Besides focusing on the meaning of a discourse under analysis, the distinguishing characteristic of this approach is its stress on power relationships as expressed through language, and the relationship between language and power. This method tries to analyze how the social world, expressed through language, is affected by various sources of power, as the researcher tries to understand how our society is being shaped (constructed) by language, which in turn reflects various power relationships. He discusses how power demands obedience through domination, submission and subjugation, and also how power masks its true intentions by disguising itself as beneficial. As an example, he highlights the manner in which the feudal absolute monarchies of historical Europe, themselves a form of power, disguised their intentions by claiming that they were necessary to maintain law, order and peace. As a leftover concept from the days of feudalism, Foucault argues that westerners still view power as emanating from law, but he rejects this, proclaiming that they must "construct an analytics of power that no longer takes law as a model and a code".

What Foucault means by "Power", isn't power as the domination or subjugation exerted on society by the government or the state, but instead remarks that power should be understood "as the multiplicity of force relations immanent in the sphere in which they operate". In this way, he argues, "Power is everywhere... because it comes from everywhere", emanating from all social relationships and being imposed throughout society bottom-up rather than top-down.

Foucault’s point is that we imagine power as being a thing that can be possessed by individuals, as organized pyramidal with one person at the apex, operating via negative sanctions. Foucault argues that power is in fact essentially relational. Power consists primarily not of something a person has, but rather is a matter of what people do, subsisting in our interactions with one another in the first instance. As such, power is completely Present to social networks. Power is "the multiplicity of force relations immanent in the sphere in which they operate". In this way, he argues, "Power is everywhere... because it comes from everywhere", emanating from all social relationships and being imposed throughout society bottom-up rather than top-down. Power has its own strategic logic, emerging from the actions of people within a network of power relations.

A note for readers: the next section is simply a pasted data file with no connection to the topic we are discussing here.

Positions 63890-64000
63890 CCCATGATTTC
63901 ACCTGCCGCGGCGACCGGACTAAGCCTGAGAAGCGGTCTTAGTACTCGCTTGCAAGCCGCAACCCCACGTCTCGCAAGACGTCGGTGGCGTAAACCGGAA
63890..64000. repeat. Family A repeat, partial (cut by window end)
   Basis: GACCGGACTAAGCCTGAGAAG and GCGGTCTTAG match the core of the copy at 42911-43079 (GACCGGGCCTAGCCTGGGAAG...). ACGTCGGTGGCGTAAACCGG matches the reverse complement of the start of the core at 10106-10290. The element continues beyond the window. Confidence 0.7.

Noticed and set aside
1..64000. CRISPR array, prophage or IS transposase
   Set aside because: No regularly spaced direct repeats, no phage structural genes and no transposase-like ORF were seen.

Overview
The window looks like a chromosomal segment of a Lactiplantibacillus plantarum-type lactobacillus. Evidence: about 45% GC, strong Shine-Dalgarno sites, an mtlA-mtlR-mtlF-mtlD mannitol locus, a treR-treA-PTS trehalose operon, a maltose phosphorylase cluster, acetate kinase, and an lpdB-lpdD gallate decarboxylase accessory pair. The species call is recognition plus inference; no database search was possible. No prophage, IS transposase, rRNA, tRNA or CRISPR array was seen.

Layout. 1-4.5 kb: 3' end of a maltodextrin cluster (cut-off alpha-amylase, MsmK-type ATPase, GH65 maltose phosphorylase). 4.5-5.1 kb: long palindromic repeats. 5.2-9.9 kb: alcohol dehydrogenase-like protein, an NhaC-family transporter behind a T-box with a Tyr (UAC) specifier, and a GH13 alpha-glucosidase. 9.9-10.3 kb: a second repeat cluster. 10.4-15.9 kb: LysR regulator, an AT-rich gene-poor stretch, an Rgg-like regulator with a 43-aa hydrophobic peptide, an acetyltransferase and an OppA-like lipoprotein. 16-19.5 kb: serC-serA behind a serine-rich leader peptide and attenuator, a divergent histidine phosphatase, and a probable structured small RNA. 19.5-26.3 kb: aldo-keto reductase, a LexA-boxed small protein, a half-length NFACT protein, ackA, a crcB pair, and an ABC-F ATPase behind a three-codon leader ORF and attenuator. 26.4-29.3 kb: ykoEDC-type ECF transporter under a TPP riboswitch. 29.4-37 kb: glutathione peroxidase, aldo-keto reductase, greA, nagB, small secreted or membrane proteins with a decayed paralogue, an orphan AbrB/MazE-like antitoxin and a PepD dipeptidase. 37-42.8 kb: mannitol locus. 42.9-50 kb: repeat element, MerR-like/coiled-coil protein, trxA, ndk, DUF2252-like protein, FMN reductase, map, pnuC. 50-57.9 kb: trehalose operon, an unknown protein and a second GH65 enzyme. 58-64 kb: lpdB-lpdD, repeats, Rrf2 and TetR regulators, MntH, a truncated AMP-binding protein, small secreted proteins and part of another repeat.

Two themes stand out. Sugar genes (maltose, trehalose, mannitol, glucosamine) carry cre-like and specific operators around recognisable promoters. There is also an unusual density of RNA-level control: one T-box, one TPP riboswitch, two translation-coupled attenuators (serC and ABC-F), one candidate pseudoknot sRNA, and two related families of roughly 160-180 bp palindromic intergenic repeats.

Biopower is literally having power over bodies, over a population as a whole. It relates to the practice of modern nation states and their regulation of their subjects through "numerous and diverse techniques for achieving the subjugations of bodies and the control of populations". Biopower is utilized by an emphasis on the protection of life rather than the threat of death, its ultimate aim to produce surplus population. Which simply means more human resources, larger government, bigger revenues for the state and a better 'scientific' approach to ordering of the state.

Foucault gave numerous examples of biopolitical control when he first mentioned the concept in 1976. These examples include "ratio of births to deaths, the rate of reproduction, the fertility of a population, and so on."He contrasted this method of social control with political power in the Middle Ages. Whereas in the Middle Ages pandemics made death a permanent and perpetual part of life, this has shifted around the end of the 18th century. The development of vaccines and medicines dealing with public hygiene allowed death to be held (and/or withheld) from certain populations.

Foucault claims that the previous Greco-Roman, Medieval rule of the emperors,the Divine right of kings and Absolute monarchy model of power and social control over the body was an individualizing mode, all of this was drastically and dramatically altered with the advent of Political power in 18th century Europe. The voting franchise, Liberal democracy and Political parties.